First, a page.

Is my child considered to be an "at-risk-youth"? If so, where can I find help in Illinois?
At what point do "risk factors", in combination, put children of Illinois at an increased risk for harming themselves (at risk youth), and slowly become what we call "troubled teens". We do know that "known risk factors" do exist, and they tend to occur in clusters. Meaning, we can predict the teens who are "at risk" to become troubled teenagers. A troubled teenager is a boy or girl who is making personal choices that are detrimental to their present situation, and if these behaviors persist, they could damage their future. For example, substance abuse and sexual promiscuity. Another example is "school drop out". When a child is abusing drugs, is sexually active with multiple partners, and has dropped out of school, there is a very high likelihood that this teen will end up dependent upon the government (welfare), jobless, homeless, or in jail.
Depression or other mood disorders are probably the most significant--and most common--risk factors that predict "troubled teen" behavior. Teens dealing with depression are considered to be "at-risk-youth". Studies estimate some 20% of the U.S. adolescent population has some type of emotional problem, and depression affects as many as three-quarters of a million troubled teens at any given time. But mood disorders in adolescents are easy to miss. When surveyed, 90% of parents believed they would recognize depression in their own children, but, according to SAMHSA, only 20% - 40% of depressed youth are ever diagnosed and treated. Substance abuse has been linked to increased suicide risk in teens. We have help for your at risk youth. Call 866-452-6321. We are here to serve you and your struggling teen.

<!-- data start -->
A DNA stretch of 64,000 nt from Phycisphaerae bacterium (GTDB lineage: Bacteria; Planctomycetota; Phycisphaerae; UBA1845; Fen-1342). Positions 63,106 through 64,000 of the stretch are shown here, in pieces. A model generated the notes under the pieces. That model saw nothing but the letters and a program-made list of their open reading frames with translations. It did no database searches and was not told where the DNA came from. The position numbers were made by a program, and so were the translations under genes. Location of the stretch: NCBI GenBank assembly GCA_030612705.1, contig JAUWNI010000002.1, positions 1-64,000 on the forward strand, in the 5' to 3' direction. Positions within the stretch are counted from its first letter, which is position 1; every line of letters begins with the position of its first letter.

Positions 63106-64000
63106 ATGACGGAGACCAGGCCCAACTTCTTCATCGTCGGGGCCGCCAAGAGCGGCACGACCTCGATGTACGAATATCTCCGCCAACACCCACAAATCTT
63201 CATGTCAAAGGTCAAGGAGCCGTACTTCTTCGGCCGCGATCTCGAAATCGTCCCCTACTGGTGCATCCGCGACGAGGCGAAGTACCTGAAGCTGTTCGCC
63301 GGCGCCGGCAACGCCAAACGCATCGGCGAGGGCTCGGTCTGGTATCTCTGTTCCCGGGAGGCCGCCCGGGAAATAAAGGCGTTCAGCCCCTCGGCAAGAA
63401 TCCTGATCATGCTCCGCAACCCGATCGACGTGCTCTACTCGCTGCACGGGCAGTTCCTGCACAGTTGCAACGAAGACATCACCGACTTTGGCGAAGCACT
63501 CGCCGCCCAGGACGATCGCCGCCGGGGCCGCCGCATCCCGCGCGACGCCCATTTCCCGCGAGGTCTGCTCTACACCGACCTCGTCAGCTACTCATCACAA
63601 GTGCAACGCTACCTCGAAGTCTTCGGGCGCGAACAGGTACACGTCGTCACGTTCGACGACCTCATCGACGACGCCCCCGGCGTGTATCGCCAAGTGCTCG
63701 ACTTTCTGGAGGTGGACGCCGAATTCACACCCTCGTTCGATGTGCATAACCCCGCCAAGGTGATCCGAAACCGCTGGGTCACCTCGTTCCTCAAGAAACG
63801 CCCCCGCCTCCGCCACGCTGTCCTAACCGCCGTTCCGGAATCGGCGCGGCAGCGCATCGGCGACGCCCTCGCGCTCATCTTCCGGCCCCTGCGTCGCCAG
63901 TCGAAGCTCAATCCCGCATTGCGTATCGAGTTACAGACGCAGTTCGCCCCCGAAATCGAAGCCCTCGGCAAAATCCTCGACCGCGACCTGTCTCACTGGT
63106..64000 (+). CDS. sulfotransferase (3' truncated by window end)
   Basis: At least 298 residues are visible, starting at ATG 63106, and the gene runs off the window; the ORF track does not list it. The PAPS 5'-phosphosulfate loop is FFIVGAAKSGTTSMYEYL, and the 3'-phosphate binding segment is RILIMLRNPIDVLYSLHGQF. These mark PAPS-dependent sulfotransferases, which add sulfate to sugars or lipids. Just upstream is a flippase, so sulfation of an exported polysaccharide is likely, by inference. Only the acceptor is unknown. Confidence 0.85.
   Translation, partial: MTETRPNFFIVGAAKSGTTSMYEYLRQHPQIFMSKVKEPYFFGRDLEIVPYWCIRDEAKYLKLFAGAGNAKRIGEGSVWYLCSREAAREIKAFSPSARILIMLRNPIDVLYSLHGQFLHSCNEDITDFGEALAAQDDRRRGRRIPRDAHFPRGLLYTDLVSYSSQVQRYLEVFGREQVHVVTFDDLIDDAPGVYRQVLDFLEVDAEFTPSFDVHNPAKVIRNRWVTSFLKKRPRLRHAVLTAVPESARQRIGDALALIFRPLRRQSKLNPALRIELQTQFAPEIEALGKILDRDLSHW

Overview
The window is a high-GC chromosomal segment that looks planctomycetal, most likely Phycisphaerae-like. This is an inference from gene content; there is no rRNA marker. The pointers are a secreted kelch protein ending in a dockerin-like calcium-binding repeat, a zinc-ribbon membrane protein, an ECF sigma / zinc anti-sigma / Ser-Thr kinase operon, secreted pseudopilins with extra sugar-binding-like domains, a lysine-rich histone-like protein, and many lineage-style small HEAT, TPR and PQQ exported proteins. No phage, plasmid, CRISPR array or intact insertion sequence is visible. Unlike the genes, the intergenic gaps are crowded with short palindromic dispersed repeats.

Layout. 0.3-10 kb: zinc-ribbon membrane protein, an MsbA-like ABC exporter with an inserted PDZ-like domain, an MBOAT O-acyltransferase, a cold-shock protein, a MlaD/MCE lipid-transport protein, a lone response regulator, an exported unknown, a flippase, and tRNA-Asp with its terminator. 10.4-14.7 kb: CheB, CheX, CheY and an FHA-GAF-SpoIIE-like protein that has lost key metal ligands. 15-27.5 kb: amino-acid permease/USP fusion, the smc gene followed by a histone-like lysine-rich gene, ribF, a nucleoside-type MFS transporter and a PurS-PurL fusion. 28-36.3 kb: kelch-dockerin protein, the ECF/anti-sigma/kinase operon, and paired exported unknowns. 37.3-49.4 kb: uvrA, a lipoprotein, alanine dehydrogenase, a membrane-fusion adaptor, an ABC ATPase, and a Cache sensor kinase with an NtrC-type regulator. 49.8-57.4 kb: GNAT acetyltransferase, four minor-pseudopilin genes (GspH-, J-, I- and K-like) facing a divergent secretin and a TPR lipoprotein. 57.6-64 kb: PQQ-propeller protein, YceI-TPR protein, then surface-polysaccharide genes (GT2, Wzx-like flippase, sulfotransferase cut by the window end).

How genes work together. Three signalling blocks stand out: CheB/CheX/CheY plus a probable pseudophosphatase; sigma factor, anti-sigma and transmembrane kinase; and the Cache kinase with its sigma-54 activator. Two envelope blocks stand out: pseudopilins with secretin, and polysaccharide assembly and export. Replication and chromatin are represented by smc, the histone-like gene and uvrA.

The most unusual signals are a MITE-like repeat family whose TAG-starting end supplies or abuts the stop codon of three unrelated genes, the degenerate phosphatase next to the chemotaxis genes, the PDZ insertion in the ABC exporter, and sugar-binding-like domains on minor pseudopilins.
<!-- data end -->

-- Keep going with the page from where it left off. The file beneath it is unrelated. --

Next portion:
We offer hope and help for at-risk youth from Illinois
Whether in school, at home or with peers, youth are bombarded by negative cultural influences, peer pressure and often challenging life circumstances that include poverty, homelessness, foster care, lack of parental involvement, domestic violence in the home, bullying and harassment at school or experience with juvenile detention. Some kids prove resilient; others do not (we vall them at-risk-youth). We do know that kids who are connected to caring adults, engaged in school and have productive roles at home, in organizations or the community at large have strengths or "assets" that help to insulate them from pressures and influences that prove destructive. In contrast, kids who find themselves hopeless, depressed and disconnected from others can turn to increasingly harmful and risky behavior.
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